Teacher Tom’s Autumn Review

A review of autumn in the Mulberry class for 2013

longhouse

17th-century Seneca Bark Longhouse

As we said goodbye to summer, the Mulberry class now in grade four, looked back in history to the people who were the soul caretakers of this region of the world currently known as New York State.  The class spent time writing and drawing in their main lesson books, recording the story of the formation of the five nations of the Haudensaunee.  They learned about the struggle of  Peace Maker Hiawatha and the unifying Great Law.  The Mulberries visited the site of the Seneca nation town called Ganondagan, where they became familiar with how native peoples lived prior to the time of European colonization.  Back in the Lilac classroom, the dad of Mulberry Tsali, Tom G-S, shared his Native American heritage with the class.

The Mulberries are a musical group, and using recorder, drum and voice, they devoted time and energy to a Native inspired tribute “The Earth Is Our Mother”.  They also worked to memorize the Haudenosaunee “daily thanksgiving” which was inspired by the Onondaga Nation.  The Mulberries mastered the technique of singing in a round with the traditional “Hey Ho Nobody Home”.

During their watercolor block, the Mulberries worked on an imagined interior of a Haudenosaunee longhouse.  Knowing a bit about how long houses were constructed and imagining what things might look like when the only source of light would be a central fire, they each created thoughtful wet on dry studies.

Inspired by the resourcefulness of the first people of this land, the Mulberry handwork this autumn involved the weaving of baskets using local grapevine, cane, and flat reed.  Handwork expert Molly C. was the guide for the class as they faced the challenges of these new materials.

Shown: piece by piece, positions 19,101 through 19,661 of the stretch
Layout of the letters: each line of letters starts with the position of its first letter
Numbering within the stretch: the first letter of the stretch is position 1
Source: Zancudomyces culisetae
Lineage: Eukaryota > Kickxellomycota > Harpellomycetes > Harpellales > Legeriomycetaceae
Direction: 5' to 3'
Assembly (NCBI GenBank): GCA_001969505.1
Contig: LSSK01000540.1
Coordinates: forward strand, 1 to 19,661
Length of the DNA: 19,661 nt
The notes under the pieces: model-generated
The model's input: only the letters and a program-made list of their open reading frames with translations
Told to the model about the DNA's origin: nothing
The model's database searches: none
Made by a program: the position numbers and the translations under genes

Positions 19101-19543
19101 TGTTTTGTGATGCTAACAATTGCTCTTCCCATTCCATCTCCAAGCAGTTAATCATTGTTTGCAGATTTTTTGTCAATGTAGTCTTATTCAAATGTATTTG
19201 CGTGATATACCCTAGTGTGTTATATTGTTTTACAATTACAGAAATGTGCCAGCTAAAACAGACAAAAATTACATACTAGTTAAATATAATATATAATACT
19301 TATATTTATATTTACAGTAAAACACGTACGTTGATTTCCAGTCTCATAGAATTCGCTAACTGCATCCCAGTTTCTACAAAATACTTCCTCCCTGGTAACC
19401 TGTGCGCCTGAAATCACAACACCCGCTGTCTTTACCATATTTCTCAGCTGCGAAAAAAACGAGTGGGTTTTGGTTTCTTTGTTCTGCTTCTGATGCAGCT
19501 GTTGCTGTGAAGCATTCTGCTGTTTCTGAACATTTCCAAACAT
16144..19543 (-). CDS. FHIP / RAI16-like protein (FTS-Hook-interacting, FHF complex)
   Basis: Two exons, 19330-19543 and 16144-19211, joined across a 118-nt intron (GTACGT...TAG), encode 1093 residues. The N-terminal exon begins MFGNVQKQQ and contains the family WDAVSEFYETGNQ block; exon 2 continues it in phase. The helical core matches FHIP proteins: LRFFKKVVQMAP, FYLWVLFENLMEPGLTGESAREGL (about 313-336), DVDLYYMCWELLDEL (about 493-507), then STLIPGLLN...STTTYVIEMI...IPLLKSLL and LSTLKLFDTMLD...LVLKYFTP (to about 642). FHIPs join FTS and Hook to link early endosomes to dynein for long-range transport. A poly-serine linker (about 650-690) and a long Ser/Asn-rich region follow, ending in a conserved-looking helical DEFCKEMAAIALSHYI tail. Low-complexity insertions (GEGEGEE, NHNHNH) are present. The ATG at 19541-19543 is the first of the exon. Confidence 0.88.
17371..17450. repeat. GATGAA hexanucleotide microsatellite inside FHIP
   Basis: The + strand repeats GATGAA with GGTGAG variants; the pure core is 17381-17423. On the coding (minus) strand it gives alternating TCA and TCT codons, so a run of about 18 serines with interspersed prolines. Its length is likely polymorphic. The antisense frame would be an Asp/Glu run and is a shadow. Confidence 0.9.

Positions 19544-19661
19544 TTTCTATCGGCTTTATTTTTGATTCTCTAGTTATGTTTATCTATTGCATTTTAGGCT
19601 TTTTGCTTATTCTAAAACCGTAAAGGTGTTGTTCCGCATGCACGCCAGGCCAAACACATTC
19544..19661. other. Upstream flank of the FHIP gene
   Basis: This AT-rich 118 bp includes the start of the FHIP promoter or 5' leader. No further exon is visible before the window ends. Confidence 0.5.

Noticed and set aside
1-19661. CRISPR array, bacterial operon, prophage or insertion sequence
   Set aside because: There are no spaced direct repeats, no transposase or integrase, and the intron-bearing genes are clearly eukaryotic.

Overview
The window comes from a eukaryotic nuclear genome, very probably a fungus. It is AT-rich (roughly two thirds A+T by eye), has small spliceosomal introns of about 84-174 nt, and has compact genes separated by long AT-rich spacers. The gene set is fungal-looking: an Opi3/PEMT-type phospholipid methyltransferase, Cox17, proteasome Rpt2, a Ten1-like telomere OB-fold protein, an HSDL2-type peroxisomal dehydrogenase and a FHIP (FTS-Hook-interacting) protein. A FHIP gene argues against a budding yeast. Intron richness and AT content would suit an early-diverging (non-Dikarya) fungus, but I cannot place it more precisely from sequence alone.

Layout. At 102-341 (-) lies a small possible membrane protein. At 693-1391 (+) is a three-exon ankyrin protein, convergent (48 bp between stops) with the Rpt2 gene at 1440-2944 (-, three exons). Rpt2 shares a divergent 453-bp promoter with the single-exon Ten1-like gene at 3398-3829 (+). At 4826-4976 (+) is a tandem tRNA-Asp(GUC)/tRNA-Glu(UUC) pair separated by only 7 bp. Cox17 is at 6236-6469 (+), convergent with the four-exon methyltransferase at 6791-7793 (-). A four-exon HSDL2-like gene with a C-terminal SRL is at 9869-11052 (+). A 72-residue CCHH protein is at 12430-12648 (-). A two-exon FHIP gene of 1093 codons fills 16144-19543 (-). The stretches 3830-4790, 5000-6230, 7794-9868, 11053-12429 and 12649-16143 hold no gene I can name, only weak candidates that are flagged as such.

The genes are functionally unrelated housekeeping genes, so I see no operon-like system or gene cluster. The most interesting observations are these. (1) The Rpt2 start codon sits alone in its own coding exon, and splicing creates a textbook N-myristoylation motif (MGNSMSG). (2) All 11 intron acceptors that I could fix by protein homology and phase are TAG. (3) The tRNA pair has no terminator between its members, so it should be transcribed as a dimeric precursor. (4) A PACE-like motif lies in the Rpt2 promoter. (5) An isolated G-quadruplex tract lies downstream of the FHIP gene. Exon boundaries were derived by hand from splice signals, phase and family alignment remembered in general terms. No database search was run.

This past autumn we enjoyed many lovely afternoons, and on more than a few such afternoons, the Mulberries were outdoors involved in orienteering activities and mapping their movements.  Often, in teams of four, the Mulberries would follow, or create a series of compass settings to find a designated location.  Once there was even a treasure to locate; stashes of a Native American invention known as popcorn!  The Mulberries honed their skills at map making as they charted their route to and from Lilac Children’s Garden.  Later in the season they each worked at making a map with directions for how to travel to their family’s Thanksgiving.  As far as is known, everyone enjoyed their holiday.

The daylight was ever diminishing as we approached the end of autumn, and so with the handiwork of honey bees from seasons past, we dipped wick into wax to form candles.  And with clay from the earth, we rolled out slabs and formed sconces to hang on the wall.  These together may joyfully usher in the light of a new year for the Mulberries and their families.